The incidence of pain, depression, and delirium all increase with higher levels of physical debilitation and advanced illness (Burkberg, Penman, and Holland, 1984). Approximately 25 percent of all patients with cancer experience severe depressive symptoms, with the prevalence increasing to 77 percent in those with advanced illness (Burkberg, Penman, and Holland, 1984). Among patients with cancer, the prevalence of organic mental disorders (delirium) requiring psychiatric consultation has been found to range from 25 to 40 percent and to rise to as high as 85 percent during the terminal stages of illness (Massie, Holland, and Glass, 1983).
Psychiatric symptoms in patients with pain should be viewed initially as a possible consequence of uncontrolled pain. Mood as well as personality characteristics may be distorted by the presence of uncontrolled pain, and relief of pain may often result in the disappearance of a perceived psychiatric disorder (i.e., anxiety or depression) (Ahles, Blanchard, and Ruckdeschel, 1983). The patient's mental status should be reassessed after pain has been controlled to determine if a psychiatric disorder is present. The management of specific disorders such as depression, delirium, and anxiety in patients with cancer has been reviewed in detail elsewhere (Breitbart and Holland, 1988; Holland and Rowland, 1989).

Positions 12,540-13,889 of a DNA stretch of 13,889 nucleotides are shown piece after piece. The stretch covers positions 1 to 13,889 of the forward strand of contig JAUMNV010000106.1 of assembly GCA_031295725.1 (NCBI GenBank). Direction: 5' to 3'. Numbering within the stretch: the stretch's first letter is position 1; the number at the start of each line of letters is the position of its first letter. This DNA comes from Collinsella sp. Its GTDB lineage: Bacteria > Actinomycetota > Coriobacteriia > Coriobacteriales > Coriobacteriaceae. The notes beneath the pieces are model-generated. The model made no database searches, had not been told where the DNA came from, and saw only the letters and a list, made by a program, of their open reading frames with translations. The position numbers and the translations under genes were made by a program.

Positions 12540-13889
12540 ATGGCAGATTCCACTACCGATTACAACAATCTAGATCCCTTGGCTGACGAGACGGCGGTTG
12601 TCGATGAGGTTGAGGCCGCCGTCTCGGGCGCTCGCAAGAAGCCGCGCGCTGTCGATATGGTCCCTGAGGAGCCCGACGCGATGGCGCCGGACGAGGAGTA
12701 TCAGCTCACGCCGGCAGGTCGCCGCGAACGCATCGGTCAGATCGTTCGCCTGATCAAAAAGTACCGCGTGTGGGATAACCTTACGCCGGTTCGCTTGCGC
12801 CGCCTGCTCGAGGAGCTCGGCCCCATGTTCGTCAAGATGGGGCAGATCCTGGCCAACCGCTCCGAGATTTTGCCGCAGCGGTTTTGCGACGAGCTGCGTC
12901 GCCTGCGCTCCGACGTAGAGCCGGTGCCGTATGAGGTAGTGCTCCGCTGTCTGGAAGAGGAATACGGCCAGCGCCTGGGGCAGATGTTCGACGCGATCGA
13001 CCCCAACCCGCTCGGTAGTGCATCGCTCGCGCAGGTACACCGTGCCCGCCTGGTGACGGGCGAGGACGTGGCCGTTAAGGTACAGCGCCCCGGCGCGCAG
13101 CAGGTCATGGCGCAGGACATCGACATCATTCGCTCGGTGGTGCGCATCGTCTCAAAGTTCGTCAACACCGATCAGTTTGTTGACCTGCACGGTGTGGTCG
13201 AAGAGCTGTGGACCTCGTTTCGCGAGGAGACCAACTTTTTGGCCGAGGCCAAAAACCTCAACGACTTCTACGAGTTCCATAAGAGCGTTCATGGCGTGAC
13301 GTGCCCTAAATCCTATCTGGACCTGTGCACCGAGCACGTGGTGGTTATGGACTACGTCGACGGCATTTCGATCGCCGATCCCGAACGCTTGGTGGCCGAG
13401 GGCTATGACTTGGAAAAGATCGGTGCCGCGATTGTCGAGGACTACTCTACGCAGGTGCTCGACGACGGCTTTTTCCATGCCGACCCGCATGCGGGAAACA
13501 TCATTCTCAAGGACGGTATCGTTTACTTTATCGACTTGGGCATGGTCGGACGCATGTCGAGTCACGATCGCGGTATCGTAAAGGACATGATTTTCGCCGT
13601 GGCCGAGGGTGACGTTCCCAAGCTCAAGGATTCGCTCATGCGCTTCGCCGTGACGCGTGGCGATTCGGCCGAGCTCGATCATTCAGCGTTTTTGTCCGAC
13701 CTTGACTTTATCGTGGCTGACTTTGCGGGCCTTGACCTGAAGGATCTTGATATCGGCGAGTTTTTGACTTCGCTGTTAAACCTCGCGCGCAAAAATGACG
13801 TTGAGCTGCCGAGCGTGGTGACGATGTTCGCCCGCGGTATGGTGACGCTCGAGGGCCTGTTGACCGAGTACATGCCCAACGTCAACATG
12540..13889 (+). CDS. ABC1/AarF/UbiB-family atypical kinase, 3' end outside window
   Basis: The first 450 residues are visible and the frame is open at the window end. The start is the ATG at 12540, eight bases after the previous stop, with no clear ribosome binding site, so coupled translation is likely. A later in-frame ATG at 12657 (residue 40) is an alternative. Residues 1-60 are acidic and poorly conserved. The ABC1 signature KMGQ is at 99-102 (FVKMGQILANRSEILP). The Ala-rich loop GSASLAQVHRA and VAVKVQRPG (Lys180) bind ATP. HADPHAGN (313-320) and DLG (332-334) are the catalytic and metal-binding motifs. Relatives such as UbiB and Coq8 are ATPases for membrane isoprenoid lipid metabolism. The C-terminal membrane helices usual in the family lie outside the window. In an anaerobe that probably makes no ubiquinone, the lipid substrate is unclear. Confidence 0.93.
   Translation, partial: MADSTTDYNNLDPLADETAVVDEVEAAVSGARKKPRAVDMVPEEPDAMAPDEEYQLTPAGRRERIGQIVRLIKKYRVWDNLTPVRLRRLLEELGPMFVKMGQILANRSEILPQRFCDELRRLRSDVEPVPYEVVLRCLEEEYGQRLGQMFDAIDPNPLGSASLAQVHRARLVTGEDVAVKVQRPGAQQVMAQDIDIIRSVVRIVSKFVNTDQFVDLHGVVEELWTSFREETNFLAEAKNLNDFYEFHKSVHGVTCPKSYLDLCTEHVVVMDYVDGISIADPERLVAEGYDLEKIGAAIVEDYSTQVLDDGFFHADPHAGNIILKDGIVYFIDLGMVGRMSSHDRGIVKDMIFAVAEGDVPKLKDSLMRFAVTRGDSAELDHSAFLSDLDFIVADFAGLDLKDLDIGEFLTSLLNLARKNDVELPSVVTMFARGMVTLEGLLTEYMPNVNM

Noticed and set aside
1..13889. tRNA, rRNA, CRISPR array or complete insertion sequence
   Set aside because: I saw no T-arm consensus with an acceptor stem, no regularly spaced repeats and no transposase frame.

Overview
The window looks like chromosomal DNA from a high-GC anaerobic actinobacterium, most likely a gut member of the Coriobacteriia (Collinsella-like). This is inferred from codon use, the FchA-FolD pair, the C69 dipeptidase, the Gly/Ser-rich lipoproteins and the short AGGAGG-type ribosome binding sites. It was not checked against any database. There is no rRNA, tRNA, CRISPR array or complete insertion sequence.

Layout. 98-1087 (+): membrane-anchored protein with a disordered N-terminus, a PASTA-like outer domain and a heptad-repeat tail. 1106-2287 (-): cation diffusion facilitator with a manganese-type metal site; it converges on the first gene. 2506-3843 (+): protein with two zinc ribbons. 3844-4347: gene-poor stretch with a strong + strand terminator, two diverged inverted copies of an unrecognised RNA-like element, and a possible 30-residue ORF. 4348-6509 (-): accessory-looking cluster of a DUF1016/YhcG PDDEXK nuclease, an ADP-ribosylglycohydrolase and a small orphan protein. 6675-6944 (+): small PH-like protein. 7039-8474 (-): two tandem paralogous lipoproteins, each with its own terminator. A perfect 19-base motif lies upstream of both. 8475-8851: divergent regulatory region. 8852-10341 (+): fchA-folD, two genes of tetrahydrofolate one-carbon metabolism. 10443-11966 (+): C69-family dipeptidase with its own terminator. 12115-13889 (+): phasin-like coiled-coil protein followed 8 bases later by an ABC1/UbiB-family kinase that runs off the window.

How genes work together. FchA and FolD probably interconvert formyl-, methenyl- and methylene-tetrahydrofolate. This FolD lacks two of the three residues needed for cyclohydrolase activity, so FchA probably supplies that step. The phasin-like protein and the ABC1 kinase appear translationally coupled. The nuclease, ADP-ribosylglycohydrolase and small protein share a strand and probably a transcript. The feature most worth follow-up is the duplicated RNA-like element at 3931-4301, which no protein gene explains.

Initial Pain Assessment.
Assessment of Common Cancer Pain Syndromes
Assessment of New Pain
Distraction and Reframing
Psychotherapy and Structured Support
Peer Support Groups